Anthony Perkins plays Ben Owens, a greenhorn sheriff who hasn't worn his badge long... and won't live to wear it much longer unless he gets some savvy help. Fonda, bringing to his role the presence and plain speaking that made him an icon of the cinematic West, plays wily bounty hunter Morg Hickman. "A decent man doesn't want to kill," Morg counsels Ben. "But if you're going to shoot, shoot to kill." Morg backs up his words with action. And when the time comes, so will Ben.
Support your local sheriff (he needs all the help he can get)
- The Tin Star review by Count Otto Black
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Anthony Mann directed some of the best westerns of the fifties. Unfortunately this isn't one of them. Henry Fonda brings his trademark solemn intensity with a hint of desperation to the rôle of a hard man with a soft center, but he's given strangely little to do other than dispense sage advice to Anthony Perkins on how to be a better lawman (including that clichéd two-minute shooting lesson that somehow instantly turns the inept pupil into a master gunfighter), awkwardly romance a pretty widow with whom he has a conspicuous lack of screen chemistry, and spend far too much time being nice to a little boy who, like most child actors, can't act. If you build up the hero of a film to be a deadly and ruthless bounty hunter, the audience expects to see evidence of this, but we don't really, other than the dead body of some guy he shot before the movie started. Though given his unwillingness to dispense lethal violence, viewers could be forgiven for assuming he happened to find a dead outlaw lying around and thought he might as well claim the reward.
Anthony Perkins gives the same performance he always does. His twitchy man-child constantly reminded me of Private Pike from "Dad's Army" (the TV series, not the recent lousy movie); he's the kind of person who practices twirling his guns like a dime-novel gunslinger when he thinks no-one's watching, and inevitably drops them. He's also literally too stupid to live, and only escapes a pointless death that would have been entirely his own fault because the bad guy's a lousy shot. One of the few bits of on-screen violence in the movie is when Henry Fonda punches Anthony Perkins because he knows he'll get himself killed unless he's unconscious, but doesn't hit him hard enough and is very nearly proven right.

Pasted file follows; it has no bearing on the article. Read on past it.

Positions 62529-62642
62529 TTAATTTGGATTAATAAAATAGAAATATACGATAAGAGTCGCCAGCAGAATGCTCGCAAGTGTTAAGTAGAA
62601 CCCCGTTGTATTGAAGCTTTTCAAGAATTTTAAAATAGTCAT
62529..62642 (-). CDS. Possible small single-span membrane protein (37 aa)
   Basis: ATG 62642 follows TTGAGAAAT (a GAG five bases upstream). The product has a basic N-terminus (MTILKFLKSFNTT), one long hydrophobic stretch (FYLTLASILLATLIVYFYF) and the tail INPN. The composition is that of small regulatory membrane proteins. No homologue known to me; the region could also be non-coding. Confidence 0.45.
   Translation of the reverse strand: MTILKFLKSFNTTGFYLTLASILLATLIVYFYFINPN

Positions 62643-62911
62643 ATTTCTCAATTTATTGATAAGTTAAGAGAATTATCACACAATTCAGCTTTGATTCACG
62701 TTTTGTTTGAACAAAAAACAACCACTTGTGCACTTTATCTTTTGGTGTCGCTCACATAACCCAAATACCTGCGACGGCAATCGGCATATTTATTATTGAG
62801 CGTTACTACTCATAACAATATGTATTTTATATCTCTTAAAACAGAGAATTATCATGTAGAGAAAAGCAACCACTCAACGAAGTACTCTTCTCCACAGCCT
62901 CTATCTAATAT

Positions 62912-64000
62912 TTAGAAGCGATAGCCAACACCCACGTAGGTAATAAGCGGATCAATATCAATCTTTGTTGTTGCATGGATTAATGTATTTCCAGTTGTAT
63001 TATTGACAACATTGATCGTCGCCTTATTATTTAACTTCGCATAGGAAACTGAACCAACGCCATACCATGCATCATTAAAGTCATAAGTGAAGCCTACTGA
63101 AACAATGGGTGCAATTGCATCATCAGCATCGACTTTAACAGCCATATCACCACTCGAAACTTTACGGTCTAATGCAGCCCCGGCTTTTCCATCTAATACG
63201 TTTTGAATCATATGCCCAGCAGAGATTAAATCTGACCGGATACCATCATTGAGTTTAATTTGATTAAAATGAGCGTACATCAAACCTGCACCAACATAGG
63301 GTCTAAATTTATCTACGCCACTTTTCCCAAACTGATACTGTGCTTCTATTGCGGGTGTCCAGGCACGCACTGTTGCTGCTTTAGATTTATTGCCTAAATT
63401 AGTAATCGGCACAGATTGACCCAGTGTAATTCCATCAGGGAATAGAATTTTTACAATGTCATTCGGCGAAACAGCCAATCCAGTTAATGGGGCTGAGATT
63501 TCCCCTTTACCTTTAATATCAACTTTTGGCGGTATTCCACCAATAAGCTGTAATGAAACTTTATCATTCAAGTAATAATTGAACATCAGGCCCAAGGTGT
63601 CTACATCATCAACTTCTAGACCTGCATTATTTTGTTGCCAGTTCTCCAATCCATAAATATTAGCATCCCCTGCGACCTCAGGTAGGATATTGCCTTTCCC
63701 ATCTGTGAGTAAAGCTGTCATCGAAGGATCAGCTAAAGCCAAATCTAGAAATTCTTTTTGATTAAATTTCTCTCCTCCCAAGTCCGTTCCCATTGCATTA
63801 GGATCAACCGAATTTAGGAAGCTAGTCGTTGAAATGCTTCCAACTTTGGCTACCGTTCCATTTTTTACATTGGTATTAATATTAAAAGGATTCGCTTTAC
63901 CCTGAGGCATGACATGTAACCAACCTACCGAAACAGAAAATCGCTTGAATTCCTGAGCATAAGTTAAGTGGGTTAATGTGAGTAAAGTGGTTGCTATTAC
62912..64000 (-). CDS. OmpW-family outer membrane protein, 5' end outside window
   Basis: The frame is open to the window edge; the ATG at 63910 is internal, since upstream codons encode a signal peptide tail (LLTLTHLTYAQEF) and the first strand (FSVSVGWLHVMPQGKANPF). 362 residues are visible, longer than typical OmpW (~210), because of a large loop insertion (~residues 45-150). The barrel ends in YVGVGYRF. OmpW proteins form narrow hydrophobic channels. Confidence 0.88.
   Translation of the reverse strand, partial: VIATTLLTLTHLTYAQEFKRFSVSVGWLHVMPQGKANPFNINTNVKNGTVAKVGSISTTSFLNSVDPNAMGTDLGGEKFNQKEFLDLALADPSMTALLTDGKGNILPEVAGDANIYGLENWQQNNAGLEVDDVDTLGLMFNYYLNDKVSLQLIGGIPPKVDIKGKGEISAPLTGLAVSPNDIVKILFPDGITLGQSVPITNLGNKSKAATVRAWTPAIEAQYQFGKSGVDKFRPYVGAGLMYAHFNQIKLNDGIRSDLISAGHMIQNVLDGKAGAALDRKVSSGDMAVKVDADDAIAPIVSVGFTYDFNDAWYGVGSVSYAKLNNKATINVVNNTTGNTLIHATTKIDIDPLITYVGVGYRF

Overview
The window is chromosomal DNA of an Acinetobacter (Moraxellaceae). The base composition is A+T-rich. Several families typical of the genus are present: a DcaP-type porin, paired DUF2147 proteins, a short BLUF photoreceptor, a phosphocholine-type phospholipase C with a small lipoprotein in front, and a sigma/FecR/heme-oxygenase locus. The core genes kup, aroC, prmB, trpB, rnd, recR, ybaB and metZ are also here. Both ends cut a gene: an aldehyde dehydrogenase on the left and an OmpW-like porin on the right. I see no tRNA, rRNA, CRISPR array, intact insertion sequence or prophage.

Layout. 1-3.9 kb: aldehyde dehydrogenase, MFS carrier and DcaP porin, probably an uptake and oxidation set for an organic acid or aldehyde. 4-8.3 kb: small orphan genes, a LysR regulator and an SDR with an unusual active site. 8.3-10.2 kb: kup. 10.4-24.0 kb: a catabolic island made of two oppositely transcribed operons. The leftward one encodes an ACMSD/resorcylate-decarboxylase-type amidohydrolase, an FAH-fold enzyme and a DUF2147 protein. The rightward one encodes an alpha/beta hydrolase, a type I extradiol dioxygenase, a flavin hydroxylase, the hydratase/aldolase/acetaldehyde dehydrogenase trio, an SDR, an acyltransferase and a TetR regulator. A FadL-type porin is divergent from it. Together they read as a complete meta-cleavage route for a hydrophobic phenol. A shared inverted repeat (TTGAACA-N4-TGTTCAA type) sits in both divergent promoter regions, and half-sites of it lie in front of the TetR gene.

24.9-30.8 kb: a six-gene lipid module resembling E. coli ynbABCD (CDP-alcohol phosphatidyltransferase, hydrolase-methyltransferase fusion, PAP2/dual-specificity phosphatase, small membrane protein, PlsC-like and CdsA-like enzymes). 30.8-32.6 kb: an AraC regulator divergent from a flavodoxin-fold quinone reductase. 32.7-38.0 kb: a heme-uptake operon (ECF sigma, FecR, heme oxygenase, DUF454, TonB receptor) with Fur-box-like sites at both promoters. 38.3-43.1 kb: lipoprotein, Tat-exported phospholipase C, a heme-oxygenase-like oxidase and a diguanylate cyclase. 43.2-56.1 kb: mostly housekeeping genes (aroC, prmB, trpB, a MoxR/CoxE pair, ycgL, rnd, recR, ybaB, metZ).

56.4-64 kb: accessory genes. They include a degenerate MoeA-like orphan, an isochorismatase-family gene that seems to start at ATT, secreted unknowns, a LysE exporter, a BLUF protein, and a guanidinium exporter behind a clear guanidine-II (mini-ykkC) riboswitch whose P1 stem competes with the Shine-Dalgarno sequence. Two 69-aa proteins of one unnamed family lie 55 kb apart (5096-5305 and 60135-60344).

About that violence: westerns are an intrinsically violent genre. You expect a bit of shooting, especially when the hero is supposed to be somebody who kills outlaws for a living. But this film is extraordinary lacking in physical peril. Apart from one brief scene near the start which ends inconclusively, there's nothing resembling a proper action plot until halfway through the movie, and absolutely no genuine tension until the last few minutes. The one-dimensional bad guy, a vile racist bully with no redeeming features whatsoever, doesn't really do much except shoot some random extra in the back and sneer a lot, and secondary villain Lee Van Cleef is defeated far too easily. Of course, we know that Anthony Perkins will eventually man up and stop behaving like a little kid playing sheriff, and by putting into practice the things Henry Fonda has been telling him he'll triumph over that sneering bigot, but by the time he finally does this, we've been waiting an hour and a half and the film will be over in a couple of minutes. Anthony Mann was an excellent director, but he wasn't perfect, and this is very far from being his best work. In fact, it's rather dull. Try one of the Mann films starring James Stewart instead.